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Genes, Peoples, and Languages [Hardcover]

Luigi Luca Cavalli-Sforza , L. L. Cavalli-Sforza , Mark Seielstad
3.8 out of 5 stars  See all reviews (36 customer reviews)

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Book Description

March 2000 0865475296 978-0865475298 1st
Luigi Luca Cavalli-Sforza was among the first to ask whether the genes of modern populations contain a historical record of the human species. Cavalli-Sforza and others have answered this question-anticipated by Darwin-with a decisive yes. Genes, Peoples, and Languages comprises five lectures that serve as a summation of the author's work over several decades, the goal of which has been nothing less than tracking the past 100,000 years of human evolution.

Cavalli-Sforza raises questions that have serious political, social, and scientific import: When and where did we evolve? How have human societies spread across the continents? How have cultural innovations affected the growth and spread of populations? What is the connection between genes and languages? Always provocative and often astonishing, Cavalli-Sforza explains why there is no genetic basis for racial classification and proposes that a comparison of blood types is a far better means of determining "genetic distance" and explaining linguistic and cultural differences.

A panoramic tour of the major discoveries in genetic anthropology, Genes, Peoples, and Languages gives us a rare firsthand account of some of the most significant scientific work of recent years.

Editorial Reviews Review

Jared Diamond says, "It would be a slight exaggeration to say that L.L. Cavalli-Sforza studies everything about everybody, because actually he is 'only' interested in what genes, languages, archaeology, and culture can teach us about the history and migrations of everybody for the last several hundred thousand years." Cavalli-Sforza has been the leading architect of a revolution (even a paradigm shift) in human genetics since the 1960s. Because of his work, geneticists no longer think that the human species is divided into color-coded races. Cavalli-Sforza's studies of the transmission of family names in Italy, of the relationship between human genes and languages, of migration and marriage, are the benchmarks of our biological self-understanding.

Genes, Peoples, and Languages is less personal than Cavalli-Sforza's preceding book, The Great Human Diasporas: The History of Diversity and Evolution. And it is far more compact than the magisterial The History and Geography of Human Genes (available abridged for those who prefer not to buy books by the pound). Instead, it is a an excellent overview of Cavalli-Sforza's many-faceted approach to human history and our present condition. It is that rarest of achievements, holistic without any trace of mushy-mindedness. --Mary Ellen Curtin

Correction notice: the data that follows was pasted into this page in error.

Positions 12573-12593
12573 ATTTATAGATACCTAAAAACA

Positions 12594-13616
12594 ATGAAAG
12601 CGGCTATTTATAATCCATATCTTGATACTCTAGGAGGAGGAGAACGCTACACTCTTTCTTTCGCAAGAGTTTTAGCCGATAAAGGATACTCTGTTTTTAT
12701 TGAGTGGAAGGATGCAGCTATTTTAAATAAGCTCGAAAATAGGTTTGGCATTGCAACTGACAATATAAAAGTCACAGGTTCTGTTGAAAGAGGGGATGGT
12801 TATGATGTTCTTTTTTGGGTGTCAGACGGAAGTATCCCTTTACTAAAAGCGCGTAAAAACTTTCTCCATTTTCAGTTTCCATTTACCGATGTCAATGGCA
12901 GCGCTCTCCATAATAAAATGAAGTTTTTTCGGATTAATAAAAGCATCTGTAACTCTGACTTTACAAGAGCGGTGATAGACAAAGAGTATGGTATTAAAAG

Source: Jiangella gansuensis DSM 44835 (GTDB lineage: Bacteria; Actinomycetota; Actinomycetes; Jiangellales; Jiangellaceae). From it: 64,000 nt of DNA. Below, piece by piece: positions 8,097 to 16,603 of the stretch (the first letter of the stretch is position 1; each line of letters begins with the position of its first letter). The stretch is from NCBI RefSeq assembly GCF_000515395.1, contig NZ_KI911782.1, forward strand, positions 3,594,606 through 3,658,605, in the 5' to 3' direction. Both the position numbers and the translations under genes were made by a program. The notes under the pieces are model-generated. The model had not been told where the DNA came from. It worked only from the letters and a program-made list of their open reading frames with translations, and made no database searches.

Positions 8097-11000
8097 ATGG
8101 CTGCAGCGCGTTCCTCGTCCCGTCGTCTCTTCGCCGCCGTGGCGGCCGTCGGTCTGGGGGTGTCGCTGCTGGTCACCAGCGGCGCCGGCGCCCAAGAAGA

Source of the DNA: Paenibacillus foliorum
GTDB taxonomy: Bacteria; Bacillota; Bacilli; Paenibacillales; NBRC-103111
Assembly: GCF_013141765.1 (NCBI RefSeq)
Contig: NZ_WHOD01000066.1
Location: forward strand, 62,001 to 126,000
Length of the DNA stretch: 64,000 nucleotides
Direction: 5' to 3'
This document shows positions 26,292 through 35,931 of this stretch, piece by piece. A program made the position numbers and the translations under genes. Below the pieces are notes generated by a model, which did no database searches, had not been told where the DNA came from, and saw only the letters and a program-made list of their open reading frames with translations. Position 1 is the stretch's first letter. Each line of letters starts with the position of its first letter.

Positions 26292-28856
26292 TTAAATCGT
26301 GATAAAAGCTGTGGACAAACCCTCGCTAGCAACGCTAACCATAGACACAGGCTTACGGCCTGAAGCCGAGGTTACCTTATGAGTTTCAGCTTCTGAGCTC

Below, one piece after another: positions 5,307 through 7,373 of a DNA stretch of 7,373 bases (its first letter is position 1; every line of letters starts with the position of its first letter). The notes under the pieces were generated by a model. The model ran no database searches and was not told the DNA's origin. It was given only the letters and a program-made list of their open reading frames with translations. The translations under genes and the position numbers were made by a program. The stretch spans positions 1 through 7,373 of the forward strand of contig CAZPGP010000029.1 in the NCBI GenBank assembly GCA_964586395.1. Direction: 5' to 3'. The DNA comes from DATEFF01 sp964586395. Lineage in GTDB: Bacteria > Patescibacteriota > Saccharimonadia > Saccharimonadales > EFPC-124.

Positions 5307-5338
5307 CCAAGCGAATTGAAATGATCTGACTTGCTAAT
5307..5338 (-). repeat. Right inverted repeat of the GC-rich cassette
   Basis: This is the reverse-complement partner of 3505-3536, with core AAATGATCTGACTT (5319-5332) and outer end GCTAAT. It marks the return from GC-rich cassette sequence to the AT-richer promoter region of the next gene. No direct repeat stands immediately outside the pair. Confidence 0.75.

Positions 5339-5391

From Publishers Weekly

A geneticist well known for his pioneering DNA studies on variations between populations over the millennia, Stanford University professor emeritus Cavalli-Sforza presents numerous startling or controversial findings in this dryly written but provocative survey of human evolution. Modern humans most likely originated in Africa, and arrived in Europe only around 42,000 years ago, rapidly displacing the dominant Neanderthal hominid species, he believes. Perhaps 20,000 years before this displacement, waves of modern humans migrated from Africa to Asia, then on to Australia; Europe came next, while America was probably the last continent to be occupied by Homo sapiens sapiens, he concludes. By correlating global studies of genetic markers with archeological evidence and patterns of linguistic change, Cavalli-Sforza attempts to track the earliest mass migrations, the spread of agriculture outward from the Middle East, cultural and genetic exchanges between prehistoric peoples and the birth of Indo-European languages. Much of this is conjectural, but he is confident enough to state that, from a genetic standpoint, "it appears that Europeans are about two-thirds Asians and one-third African." Moreover, "Black Americans have... an average of 30 percent of White admixture" in their genes, he reports. From the vantage point of DNA, according to Cavalli-Sforza, the idea of separate races is unscientific and fallacious, as different ethnic groups display superficial variations in body surface, mere outward adaptations to different climates--an opinion shared by a growing number of molecular biologists. Illustrated with maps and diagrams, this study sheds light on the origins of Finns, Hungarians, Basques, Native Americans, Asian Indians and other diverse limbs of the human family tree. (May)
Copyright 2000 Reed Business Information, Inc.

Product Details

  • Hardcover: 224 pages
  • Publisher: North Point Press; 1st edition (March 2000)
  • Language: English
  • ISBN-10: 0865475296
  • ISBN-13: 978-0865475298
  • Product Dimensions: 8.4 x 5.4 x 1 inches
  • Shipping Weight: 9.6 ounces
  • Average Customer Review: 3.8 out of 5 stars  See all reviews (36 customer reviews)
  • Amazon Best Sellers Rank: #1,008,691 in Books (See Top 100 in Books)

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Customer Reviews

Most Helpful Customer Reviews
49 of 51 people found the following review helpful
4.0 out of 5 stars A summary of human genetic and linguistic evolution June 18, 2000
Cavalli-Sforza's invaluable contribution to the understanding of why, before the more recent diasporas, we lived were we lived, spoke what we spoke and looked like what we looked like, was made concrete with the publication, in 1994, of the excellent "The History and Geography of Human Genes". Much less complete than this book were the more recent "The Great Human Diasporas" and Sforza's last book, "Genes, Peoples and Languages". These somewhat summarize what can be found in the pages of "The History and Geography of Human Genes", by the same author,with which they share several maps and tables.
Nevertheless, "Genes, Peoples and Languages" was worth reading, since it incorporates more recent genetic data and linguistic research, and this is what you are looking for if you want to keep up with the advances in this field. A more comprehensive explanation to statistical methods used to define genetic trees and to draw principal component maps, plus an interesting chapter on cultural transmission explaining how, in the microsphere, it helps to operate genetic and linguistic evolution, are novelties in this publication.
Putting aside race and its seemingly subjective definitions, racism and its definetely scientifically undermined fundaments, I would like to recommend this book to those who, like myself, are curious laymen fascinated by the matter of human biological and cultural origins. A more thorough approach to the subject(more maps, tables, trees, drawings and text)you'll find in "The History and Geography of Human Genes, though.